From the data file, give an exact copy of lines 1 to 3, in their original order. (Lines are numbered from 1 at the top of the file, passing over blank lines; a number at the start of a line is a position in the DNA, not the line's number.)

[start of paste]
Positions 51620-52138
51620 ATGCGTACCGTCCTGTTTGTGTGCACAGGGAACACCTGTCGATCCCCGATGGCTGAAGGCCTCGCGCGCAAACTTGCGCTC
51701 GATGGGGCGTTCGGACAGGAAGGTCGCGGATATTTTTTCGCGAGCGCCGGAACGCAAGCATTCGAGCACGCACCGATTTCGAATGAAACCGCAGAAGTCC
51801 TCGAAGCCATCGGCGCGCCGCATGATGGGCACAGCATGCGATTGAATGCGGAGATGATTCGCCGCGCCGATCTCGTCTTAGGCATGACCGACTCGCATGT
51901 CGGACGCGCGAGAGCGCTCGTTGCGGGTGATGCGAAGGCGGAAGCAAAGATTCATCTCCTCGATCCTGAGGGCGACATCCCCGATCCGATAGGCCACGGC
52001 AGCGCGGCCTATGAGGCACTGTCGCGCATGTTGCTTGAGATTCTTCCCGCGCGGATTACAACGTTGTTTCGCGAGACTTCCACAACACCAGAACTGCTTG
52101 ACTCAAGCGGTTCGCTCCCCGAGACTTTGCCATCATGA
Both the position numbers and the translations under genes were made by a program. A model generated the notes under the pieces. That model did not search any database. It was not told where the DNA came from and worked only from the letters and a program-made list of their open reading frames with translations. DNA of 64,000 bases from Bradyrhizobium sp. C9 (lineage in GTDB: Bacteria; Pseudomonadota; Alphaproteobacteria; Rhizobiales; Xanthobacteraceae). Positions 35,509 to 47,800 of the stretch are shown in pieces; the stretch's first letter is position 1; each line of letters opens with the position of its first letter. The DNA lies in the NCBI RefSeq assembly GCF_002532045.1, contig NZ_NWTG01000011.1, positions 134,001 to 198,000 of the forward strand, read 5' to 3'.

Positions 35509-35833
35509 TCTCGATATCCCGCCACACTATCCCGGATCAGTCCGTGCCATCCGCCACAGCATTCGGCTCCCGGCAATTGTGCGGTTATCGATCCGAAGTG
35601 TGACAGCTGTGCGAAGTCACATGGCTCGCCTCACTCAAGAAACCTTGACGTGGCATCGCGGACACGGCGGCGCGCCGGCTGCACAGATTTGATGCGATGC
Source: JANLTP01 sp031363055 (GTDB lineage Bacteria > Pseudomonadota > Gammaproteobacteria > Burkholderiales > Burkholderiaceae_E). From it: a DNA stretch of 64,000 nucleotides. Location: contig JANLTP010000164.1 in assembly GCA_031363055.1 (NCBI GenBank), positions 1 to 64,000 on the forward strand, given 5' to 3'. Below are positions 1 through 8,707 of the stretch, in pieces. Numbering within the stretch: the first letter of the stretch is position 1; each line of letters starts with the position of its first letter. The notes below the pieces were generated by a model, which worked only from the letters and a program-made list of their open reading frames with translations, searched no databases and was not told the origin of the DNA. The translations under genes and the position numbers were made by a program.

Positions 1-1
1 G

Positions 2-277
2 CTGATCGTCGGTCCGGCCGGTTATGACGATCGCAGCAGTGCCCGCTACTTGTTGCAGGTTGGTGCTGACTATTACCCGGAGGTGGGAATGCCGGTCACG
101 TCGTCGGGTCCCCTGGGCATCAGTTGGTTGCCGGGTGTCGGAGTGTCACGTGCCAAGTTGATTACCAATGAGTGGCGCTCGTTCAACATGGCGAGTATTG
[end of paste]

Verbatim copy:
Positions 51620-52138
51620 ATGCGTACCGTCCTGTTTGTGTGCACAGGGAACACCTGTCGATCCCCGATGGCTGAAGGCCTCGCGCGCAAACTTGCGCTC
51701 GATGGGGCGTTCGGACAGGAAGGTCGCGGATATTTTTTCGCGAGCGCCGGAACGCAAGCATTCGAGCACGCACCGATTTCGAATGAAACCGCAGAAGTCC